I am looking for a router bit that I don't know if it exists and if it does what it would be called so that I can find it.

Basically what I want is a flush trim bit but one where the size of the cut is of a smaller diameter than the bearing wheel.

What I am looking to do is use a pattern made of steel to cut into wood, and I need to be sure the bit won't ever reach the pattern in case I am off by a tiny bit and destroy the pattern and/or the bit.

Does such a bit exist, and if so, what would it be called?

  • This is typically achieved with interchangeable bearings of different sizes. You can also wrap tape around the bearing to make it larger. But if you have height set incorrectly, or you tilt the router, you can still jam the bit into the pattern. If you make the template very much different in size than the result in the right way, you can use a collar on the router base rather than a bearing.
    – Ecnerwal
    Commented Jun 2, 2021 at 2:08
  • Yes, they exist. Try searching for "offset flush trim router bit".
    – Mark
    Commented Jun 2, 2021 at 4:10
  • Yes the bit exists but product recommendations are off topic,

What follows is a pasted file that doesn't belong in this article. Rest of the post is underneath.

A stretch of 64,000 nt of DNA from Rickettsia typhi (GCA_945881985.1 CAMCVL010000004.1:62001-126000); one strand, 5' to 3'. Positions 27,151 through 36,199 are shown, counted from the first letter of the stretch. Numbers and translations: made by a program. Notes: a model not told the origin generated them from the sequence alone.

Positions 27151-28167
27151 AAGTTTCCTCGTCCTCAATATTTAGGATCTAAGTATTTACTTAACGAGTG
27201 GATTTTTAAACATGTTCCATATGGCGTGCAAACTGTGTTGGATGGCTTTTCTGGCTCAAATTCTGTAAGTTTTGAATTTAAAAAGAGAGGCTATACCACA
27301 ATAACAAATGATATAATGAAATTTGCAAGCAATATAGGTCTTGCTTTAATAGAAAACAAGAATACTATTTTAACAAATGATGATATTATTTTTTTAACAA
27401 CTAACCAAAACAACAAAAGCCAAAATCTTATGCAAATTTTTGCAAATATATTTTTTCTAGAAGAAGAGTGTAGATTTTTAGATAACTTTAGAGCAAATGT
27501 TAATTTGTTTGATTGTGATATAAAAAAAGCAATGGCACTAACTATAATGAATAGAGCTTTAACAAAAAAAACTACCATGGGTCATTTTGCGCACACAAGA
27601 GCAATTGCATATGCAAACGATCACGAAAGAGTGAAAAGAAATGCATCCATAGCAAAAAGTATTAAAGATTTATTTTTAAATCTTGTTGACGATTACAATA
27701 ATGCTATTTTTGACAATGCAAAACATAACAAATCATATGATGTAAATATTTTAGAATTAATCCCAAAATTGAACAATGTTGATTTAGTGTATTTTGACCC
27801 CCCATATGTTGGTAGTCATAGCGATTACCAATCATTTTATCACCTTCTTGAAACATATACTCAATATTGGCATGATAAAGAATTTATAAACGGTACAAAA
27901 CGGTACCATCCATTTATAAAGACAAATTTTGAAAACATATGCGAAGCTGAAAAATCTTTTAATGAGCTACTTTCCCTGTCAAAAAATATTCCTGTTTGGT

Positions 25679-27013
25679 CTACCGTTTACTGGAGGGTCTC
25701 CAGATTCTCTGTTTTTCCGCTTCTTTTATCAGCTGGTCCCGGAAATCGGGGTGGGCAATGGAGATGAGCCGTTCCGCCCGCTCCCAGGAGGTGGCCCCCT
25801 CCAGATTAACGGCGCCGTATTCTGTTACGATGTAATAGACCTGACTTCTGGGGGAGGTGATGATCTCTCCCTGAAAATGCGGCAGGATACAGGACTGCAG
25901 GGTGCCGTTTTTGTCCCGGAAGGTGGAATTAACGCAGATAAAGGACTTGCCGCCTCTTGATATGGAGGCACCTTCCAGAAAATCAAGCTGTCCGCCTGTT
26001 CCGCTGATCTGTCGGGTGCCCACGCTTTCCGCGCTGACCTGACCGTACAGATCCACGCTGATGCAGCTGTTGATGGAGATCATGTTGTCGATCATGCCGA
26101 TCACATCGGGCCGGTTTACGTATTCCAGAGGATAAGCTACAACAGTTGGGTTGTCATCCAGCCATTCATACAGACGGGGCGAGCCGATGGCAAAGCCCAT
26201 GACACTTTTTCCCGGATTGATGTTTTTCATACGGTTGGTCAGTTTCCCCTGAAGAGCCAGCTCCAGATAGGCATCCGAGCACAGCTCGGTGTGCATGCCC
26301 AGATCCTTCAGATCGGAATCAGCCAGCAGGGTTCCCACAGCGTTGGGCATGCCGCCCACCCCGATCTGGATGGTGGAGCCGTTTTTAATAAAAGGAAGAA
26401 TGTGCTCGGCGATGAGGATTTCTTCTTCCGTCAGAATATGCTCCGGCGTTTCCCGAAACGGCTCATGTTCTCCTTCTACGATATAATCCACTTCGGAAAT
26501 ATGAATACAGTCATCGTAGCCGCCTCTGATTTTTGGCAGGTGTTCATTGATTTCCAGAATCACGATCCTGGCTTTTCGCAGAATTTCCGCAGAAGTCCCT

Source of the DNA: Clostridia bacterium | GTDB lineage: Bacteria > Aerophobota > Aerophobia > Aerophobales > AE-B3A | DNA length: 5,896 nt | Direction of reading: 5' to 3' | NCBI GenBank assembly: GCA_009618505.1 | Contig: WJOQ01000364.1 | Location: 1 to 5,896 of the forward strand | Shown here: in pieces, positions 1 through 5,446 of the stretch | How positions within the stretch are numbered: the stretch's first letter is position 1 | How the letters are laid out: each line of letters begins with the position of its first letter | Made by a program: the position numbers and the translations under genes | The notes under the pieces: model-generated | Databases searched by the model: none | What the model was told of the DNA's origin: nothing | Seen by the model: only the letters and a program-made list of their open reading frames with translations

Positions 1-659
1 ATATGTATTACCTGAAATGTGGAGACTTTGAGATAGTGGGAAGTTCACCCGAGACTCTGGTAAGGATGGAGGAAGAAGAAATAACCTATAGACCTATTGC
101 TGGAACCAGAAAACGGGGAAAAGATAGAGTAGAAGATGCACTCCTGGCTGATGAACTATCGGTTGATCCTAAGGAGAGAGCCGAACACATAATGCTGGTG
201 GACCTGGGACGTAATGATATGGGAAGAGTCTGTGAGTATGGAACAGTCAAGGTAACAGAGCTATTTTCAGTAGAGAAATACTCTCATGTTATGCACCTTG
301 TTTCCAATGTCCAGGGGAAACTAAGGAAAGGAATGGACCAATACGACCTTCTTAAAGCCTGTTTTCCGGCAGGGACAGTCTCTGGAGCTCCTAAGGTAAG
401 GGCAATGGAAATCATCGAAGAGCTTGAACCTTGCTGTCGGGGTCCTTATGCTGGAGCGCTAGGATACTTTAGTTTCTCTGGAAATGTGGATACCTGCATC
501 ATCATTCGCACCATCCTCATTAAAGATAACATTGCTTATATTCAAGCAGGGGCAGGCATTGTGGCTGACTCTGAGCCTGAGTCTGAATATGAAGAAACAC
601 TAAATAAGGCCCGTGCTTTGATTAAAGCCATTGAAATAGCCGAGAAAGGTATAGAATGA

– Ed Beal
    Commented Jun 2, 2021 at 4:59
  • Another technique is to use a regular, non-bearing straight bit, and pattern guide bushings. Commented Jun 2, 2021 at 6:02
  • @Mark -- "offset flush trim bit" is probably the answer I was looking for, but the other two might also work for my uses from Ecnerwal and whatsisname. If one of you wants to add an answer, I will mark it. Commented Jun 5, 2021 at 3:43

1 Answer 1


"Offset flush trim bit" from @Mark is the answer to the question I was asking. The comments to the question also offer other helpful advice.

  • 1
    If you end up with a very custom need, there's always the option of having one made by a custom tooling maker. Machinists do this for shaped tools with some frequency, but there's no reason you can't do the same thing for wood bits. You might even be able to take one that has a bearing you like, and send it in for modification. Or learn how to grind your own on a bench grinder with a steady hand :-)
    – Jon Watte
    Commented Jun 20, 2021 at 3:14
  • 1
    @JonWatte -- that's not a bad thought. For my purposes I could see doing that as long as I could incorporate some added safety to the process (metal pattern, wood stock). Commented Jun 23, 2021 at 23:43
  • 1
    @JonWatte custom router bits are used a lot for restoration work where the original pattern can't be accurately duplicated using off-the-shelf bits. I looked at having a set made for some window sash work but the cost was..... a lot of money.
    – Z4-tier
    Commented Jul 19, 2021 at 23:23
  • I know what you mean. When the cost of even a reasonably powerful router motor is a few hundred dollars, paying just as much for a single custom bit, stings! You could get blanks and a bench grinder and make your own, though ... If you have infinite patience :-)
    – Jon Watte
    Commented Jul 20, 2021 at 3:41

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